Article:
On the Trail with Laura Thompson

July 31, 2014

This year marks the 25th anniversary of the Bay Trail, a 500-mile-long trail corridor which traces nearly the entire shoreline of San Francisco Bay. We spoke with Bay Trail project manager Laura Thompson about her efforts to connect remaining segments, and the often herculean task of bringing together all of the necessary funds, resources, and stakeholders.

BN: Are you originally from the Bay Area? If not, where are you from and what brought you here? And, how did you get involved with the Bay Trail – and when?

I grew up in Illinois and lived near the Illinois Prairie Path, one of the first rail-trails established in the country.  In 1997, I moved to the Bay Area after completing graduate school in Chicago.  I worked as a volunteer planner for the Marin County Open Space District and then joined the San Mateo County Planning Division.  In 1999 I saw a job opening at the Association of Bay Area Governments for a Bay Trail Planner and jumped at the chance to work on a long-distance trail like the one I loved to ride my bike on as a kid.

BN: You’re celebrating the 25th anniversary of the Bay Trail this year, and the Hamilton Field segment of trail was recently opened. It sounds like it’s been a big year! What’s next?

It is a big year!  With the completion of the Hamilton Field segment in June, the Bay Trail has reached 338 out of 500 miles!  Later this year we’ll celebrate 340 miles with the completion of the Carquinez Scenic Drive segment between Crockett and Martinez in Contra Costa County. This is a former country road that runs along the bluffs over the Carquinez Strait.  The East Bay Regional Park District is converting this damaged, unusable road into a 2-mile multi-use trail that will be part of the Carquinez Strait Scenic Loop Trail, an interconnected series of trail segments along and across the Strait. It’s a joint project of the Bay Trail and the Bay Area Ridge Trail.

Another thing we’ve been working on are the two recently-launched smartphone audio tours, developed by Canogle and Doug McConnell of Convergence Media Productions.  These audio tours of the Hamilton Wetlands in Novato and the Rosie the Riveter World War II Home Front National Park in Richmond were sponsored by  a Coastal Conservancy “Explore the Coast” grant.  They highlight historic points of interest and offer curated short stories about the environment and landscapes along the trail.  It’s kind of like hearing a customized museum tour as you walk along the Bay Trail.  You can download the Point by Canogle app for either iPhone or Android devices.  Tours for the Bay Trail in Napa/American Canyon and Alviso are coming soon.

BN: From what I understand, the Bay Trail is about 70% completed. What are the greatest challenges remaining?

All the “easy” segments have been completed so now we’re working on the most difficult sections.  The primary challenges to completing the remaining gaps include: finding funding for planning and construction, building trail within restricted rights-of-way and balancing shoreline public access with wetland habitats.  Bay Area citizens can help by letting local and state legislators and decision-makers know that funding to complete the Bay Trail is an important goal for the region.  Our estimates show that over $170 million will be needed to complete the remaining gaps, not including the toll bridge pathways.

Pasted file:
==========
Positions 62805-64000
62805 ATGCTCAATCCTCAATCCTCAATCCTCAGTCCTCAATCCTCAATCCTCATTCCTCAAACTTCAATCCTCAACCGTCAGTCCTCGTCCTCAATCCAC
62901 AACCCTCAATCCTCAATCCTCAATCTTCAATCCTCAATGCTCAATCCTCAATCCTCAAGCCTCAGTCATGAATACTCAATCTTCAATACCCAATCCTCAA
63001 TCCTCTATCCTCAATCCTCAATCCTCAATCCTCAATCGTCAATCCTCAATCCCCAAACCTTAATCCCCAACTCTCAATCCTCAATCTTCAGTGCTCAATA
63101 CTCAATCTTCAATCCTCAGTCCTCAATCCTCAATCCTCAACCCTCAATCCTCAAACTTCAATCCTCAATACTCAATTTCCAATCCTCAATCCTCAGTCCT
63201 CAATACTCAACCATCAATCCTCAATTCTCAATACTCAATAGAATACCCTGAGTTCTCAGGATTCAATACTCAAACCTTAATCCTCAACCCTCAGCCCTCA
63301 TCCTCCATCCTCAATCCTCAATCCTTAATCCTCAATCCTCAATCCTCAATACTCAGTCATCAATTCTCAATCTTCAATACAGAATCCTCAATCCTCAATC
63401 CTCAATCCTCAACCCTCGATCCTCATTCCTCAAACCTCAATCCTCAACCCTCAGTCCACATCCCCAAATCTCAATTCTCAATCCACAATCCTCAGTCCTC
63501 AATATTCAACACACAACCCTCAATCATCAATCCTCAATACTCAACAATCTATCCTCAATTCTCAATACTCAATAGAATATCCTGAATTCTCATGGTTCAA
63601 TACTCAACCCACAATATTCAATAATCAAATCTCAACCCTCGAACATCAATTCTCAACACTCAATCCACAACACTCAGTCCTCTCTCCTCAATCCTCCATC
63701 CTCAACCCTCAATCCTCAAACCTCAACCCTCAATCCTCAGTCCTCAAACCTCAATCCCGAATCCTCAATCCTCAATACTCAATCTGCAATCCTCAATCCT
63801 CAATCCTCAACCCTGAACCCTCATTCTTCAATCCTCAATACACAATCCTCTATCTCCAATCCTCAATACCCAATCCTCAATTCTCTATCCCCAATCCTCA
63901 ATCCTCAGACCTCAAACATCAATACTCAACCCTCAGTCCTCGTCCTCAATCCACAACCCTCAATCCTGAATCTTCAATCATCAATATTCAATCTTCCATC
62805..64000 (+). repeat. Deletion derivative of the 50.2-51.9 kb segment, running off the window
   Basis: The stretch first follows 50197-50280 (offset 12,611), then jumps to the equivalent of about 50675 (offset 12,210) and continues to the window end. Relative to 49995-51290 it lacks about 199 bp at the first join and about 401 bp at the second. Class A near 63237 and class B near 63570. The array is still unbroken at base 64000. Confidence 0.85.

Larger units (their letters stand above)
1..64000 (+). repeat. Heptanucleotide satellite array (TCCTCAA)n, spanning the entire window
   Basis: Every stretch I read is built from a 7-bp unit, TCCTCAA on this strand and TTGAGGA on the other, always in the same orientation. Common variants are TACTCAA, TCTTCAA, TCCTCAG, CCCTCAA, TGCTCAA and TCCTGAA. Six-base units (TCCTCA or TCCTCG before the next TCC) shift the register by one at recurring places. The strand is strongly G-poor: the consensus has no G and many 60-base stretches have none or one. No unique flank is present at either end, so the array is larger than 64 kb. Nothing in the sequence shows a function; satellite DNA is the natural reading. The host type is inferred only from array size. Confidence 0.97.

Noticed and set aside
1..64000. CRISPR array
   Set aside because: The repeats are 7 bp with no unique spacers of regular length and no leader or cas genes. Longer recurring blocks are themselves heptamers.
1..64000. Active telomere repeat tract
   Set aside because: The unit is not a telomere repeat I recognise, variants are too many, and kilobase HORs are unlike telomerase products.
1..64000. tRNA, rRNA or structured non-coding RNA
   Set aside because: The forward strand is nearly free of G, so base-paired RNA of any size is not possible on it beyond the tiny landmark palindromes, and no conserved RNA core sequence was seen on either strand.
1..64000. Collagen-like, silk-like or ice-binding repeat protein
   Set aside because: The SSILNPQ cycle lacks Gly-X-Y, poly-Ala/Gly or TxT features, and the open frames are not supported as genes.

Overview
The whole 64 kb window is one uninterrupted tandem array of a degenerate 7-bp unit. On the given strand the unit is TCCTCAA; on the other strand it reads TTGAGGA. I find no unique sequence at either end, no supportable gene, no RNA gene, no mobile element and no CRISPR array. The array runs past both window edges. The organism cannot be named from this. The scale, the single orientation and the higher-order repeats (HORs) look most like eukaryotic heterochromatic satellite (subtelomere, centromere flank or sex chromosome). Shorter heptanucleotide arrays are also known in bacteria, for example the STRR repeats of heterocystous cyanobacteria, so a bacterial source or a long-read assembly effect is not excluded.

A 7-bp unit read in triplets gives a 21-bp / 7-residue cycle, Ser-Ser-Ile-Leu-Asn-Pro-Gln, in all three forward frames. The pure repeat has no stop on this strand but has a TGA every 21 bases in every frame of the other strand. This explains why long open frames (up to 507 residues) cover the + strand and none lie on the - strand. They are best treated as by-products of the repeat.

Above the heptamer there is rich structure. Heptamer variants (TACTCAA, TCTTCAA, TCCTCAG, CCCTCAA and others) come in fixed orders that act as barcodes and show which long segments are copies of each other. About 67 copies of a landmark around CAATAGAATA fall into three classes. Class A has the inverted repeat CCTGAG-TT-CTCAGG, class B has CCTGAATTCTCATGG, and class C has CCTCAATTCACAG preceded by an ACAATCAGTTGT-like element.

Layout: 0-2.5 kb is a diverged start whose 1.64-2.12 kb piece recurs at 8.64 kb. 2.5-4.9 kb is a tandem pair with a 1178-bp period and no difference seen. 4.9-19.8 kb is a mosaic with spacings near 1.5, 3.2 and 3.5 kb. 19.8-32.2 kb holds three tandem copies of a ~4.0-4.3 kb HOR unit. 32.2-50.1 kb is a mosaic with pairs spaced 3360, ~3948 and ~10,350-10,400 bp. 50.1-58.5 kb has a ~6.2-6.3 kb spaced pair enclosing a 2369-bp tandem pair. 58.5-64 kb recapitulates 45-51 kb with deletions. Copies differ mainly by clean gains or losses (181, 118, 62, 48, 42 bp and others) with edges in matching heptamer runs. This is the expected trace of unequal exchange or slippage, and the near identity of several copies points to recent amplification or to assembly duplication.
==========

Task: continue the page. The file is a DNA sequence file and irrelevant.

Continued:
BN: Tell us about a successful Bay Trail collaboration in the South Bay. 

My favorite Bay Trail success story is the completion of 2.4 miles of Bay Trail between Mountain View and Sunnyvale.  The trail, which runs adjacent to the Moffett Federal Airfield, opened in September 2010 after a multi-year collaboration between a jaw-dropping number of partners: the South Bay Salt Pond Restoration Project, the San Francisco Bay Trail Project, the U.S. Fish and Wildlife Service, NASA Ames Research Center, the 129th Rescue Wing of the California Air National Guard, State Coastal Conservancy, Cargill, the City of Mountain View, and the City of Sunnyvale.  Herculean efforts were made to transfer land, relocate munitions, and meet security clearances along the edge of the airfield.  Everyone involved was committed to opening the trail and did everything in their power to make it happen.  This popular section of trail is now part of the Don Edwards San Francisco Bay National Wildlife Refuge and completes  a 20+ mile stretch of continuous Bay Trail between East Palo Alto and San Jose.

BN: Do you have a personal favorite segment of the trail to walk or bike?

If you haven’t been to the Richmond shoreline, I encourage you to visit.  If you have, you know what I’m talking about.  This is one of my favorite places to enjoy the Bay Trail.  The 6+ miles of Bay Trail between Point Isabel Regional Shoreline and the Craneway Pavilion are spectacular.  This is what the Bay Trail is all about!  Expansive views of the Bay, including the Golden Gate Bridge, the Bay Bridge, Angel Island, the San Francisco skyline, and Mount Tamalpais; connections to shoreline parks for picnicking and bird-watching; historic markers highlighting stories from the past; and a smooth, flat trail fit for running, strolling, bicycling, rollerblading, wheelchair-riding, dog-walking and first-time bike riding.   And now there’s the story of the Rosie the Riveter World War II Home Front National Park on the BayTrail/Canogle mobile app.

>> Learn more about the Bay Trail, and upcoming 25th Anniversary events at


About the Author

Beth Slatkin is Bay Nature's marketing and outreach director.

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